Sunset in Tokyo over the Tokyo Skytree.
Commuter trains heading off service one by one back to the depot.
Tokyo sleeping for the night after all trains have returned to the depot.
After the show, the lights come on again to see the full diorama fleet stabling in the depot.
The main diorama depot in front of the gallery seats.
SL Taiju stabling on its own dedicated track in the distance.
The Sumida River behind the Tokyo Skytree.
Tobu Asakusa Station with tracks heading out of the rear of the building in this diorama.
The exhibits continue upstairs through the slope around the diorama.
The view of the diorama from the slope up.
The view of the ED5015 from the second floor of the Tobu Museum.
The upper level features more about the off-track workings of Tobu Railway.
Heading through an open ticket gate to the station workings exhibits.
The ticket gate is encased in a transparent acrylic cover so you can see what goes on to validate your ticket in the machine.
The exit out of the ticket gate.
Oh, I think I know very well what these are.
A model showing how the token system works.
Old ticket selling equipment for coin counting and station stamps for tickets.
A collection of kid-sized staff uniforms, a messenger bag, (possibly) a token machine and handheld signalling equipment.
Signal flags and lamp used by the station master and train conductor, along with a hand-drawn line timetable.
A newer interlocking system progressing from the token system.
Old stations signs on display.
The staff side of an old ticket counter layout. The old then-modern ticketing system looks like a periodic table.
Old validating machines for tickets.
The mechanisms of newer ticket machines after the individual dating method.
The passenger side of the ticket machines.
The fare chart from Higashi-Mukojima Station.
The exterior of the ticket counter. This shows very well that what looks simple to the passenger had a lot of thought put in to the overall design and workings.
The view of the diorama from the upper level.
The exhibition moves on to Tobu Bus.
Tobu Bus seats used in a video gallery about Tobu Bus.
Various Tobu Bus models on display complete with interior.
There are some vending machines for drinks and snacks for a break here.
After this, there are some displays of Mukojima Hyakkaen Gardens and some local art and literature.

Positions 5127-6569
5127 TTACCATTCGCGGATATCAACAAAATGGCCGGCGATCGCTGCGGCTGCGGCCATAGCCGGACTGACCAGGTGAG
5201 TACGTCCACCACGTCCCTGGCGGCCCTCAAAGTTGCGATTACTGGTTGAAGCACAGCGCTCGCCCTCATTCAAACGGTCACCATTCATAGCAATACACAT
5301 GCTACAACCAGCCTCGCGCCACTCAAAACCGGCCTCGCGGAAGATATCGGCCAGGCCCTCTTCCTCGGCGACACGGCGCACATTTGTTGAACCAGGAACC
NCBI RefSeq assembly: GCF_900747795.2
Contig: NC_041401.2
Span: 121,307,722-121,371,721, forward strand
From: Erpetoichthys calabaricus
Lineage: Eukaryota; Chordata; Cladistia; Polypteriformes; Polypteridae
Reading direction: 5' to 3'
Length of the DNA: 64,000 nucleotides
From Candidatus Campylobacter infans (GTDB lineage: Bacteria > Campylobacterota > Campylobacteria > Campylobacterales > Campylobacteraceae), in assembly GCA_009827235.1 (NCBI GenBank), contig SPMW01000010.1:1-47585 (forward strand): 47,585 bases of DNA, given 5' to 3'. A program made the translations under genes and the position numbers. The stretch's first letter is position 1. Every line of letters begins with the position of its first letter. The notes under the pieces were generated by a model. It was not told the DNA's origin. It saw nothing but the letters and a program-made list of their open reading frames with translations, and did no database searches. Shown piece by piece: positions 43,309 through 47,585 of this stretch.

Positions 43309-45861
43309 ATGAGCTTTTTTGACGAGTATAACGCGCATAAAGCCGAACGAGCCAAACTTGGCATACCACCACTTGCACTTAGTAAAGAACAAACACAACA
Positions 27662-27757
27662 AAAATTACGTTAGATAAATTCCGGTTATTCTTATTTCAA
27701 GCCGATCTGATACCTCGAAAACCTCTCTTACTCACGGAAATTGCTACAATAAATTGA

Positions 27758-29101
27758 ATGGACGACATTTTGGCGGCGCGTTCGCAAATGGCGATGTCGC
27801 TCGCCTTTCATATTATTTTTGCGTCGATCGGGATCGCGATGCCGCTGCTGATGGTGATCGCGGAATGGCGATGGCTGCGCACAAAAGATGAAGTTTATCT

There are some benches laid out like a commuter train to rest on, simulating the interior of an 8000 series.
The gallery of Mukojima Hyakkaen Gardens and some local art and literature is behind the mock-up 8000 series.
Looking down at the static exhibits.
More local stuff.
There is also a rest area for groups.
Heading to the outdoor exhibit, there are two preserved vehicles there. The first is the ED101, Tobu Railway’s first electric locomotive.
The cast locomotive number plate of ED101.
The manufacturing plate of Dick, Kerr Works Preston, formerly owned by Dick, Kerr & Co. of Preston acquired by The English Electric Company Limited, the predecessor of General Electric.
The builder plate of The English Electric Company Limited, the predecessor of General Electric.
The other train is the 5700 series EMU No. 5701 (5700系5701号電車) bearing the Express Kegon headplate.
The interior of the 5700 series EMU with full transverse seating.
Seats can be flipped over according to the direction of travel or to make bays of 4 seats.
The driving cab of the 5700 series EMU without the brake handle.
Once done, it was back in to the museum building for the next and last show of the day, the Steam Locomotive Show at the B1 Class Steam Locomotive No. 5 (5号蒸気機関車（SL B1形5号）).
During the Steam Locomotive Show, the B1 Class Steam Locomotive No. 5 is driven by a retired staff of Tobu Railway as a museum volunteer.
The semaphore changes signals before the train moves.
The wheels of the B1 Class Steam Locomotive No. 5 actually turn like in real operations, though it sounds a bit electric.
This is probably why – there are electric motors below the rails turning the locomotive’s wheels rather than the locomotive actually operating.
Passengers are allowed to get close to the locomotive though it can be quite loud.
The builder plate of Beyer, Peacock and Company Limited, Manchester.
The manufacturing plate of Beyer, Peacock and Company from their factory in Gorton Foundry, Manchester.
The steam locomotive driver operating the B1 Class Steam Locomotive No. 5.
The two types of coal needed to fire up the B1 Class Steam Locomotive No. 5.
Heading to the elevated platform explore the B1 Class Steam Locomotive No. 5 a little bit.
The cab of the B1 Class Steam Locomotive No. 5. Notice the buttons on the left console. Oh well.
B1 Class Steam Locomotive No. 5 and her personal semaphore.
There is a stamp rally going on for visits to the Tokyu Train and Bus Museum, Tokyo Metro Museum and Tobu Museum. Unfortunately I only had time for one museum visit on this trip so I had only 1 stamp out of 3.
Heading out of the Tobu Museum, as the museum closes shortly after the last Steam Locomotive Show, there is a Tobu souvenir shop.
Plarail models of SL Taiju, Revaty and unrelated Thomas sets.
Some picture sheets and jigsaw puzzles of Tobu trains. That Revaty looks nice as a watch. Actually it might even look nicer as a watch than a train. Sorry Tobu.
Some SL Taiju biscuits, train DVDs, Tobu books and limited edition collectibles.
Samples of the Plarail SL Taiju and Revaty on the counter.
Overall, a surprisingly pleasant experience at the Tobu Museum. Despite the cheap entrance fee, the value of the exhibits, information and experience far exceeded the cost of the admission. Totally no complains about it though. In fact, despite this super long post about the Tobu Museum, it’s still a rather summarised form of my experience and I actually missed three parts of the museum: the Watching Promenade to get up close and personal with train bogies on the main line, another gallery of old stuff and parts of the 8000 series EMU.
I guess I have to make another visit to the Tobu Museum with more time planned next time.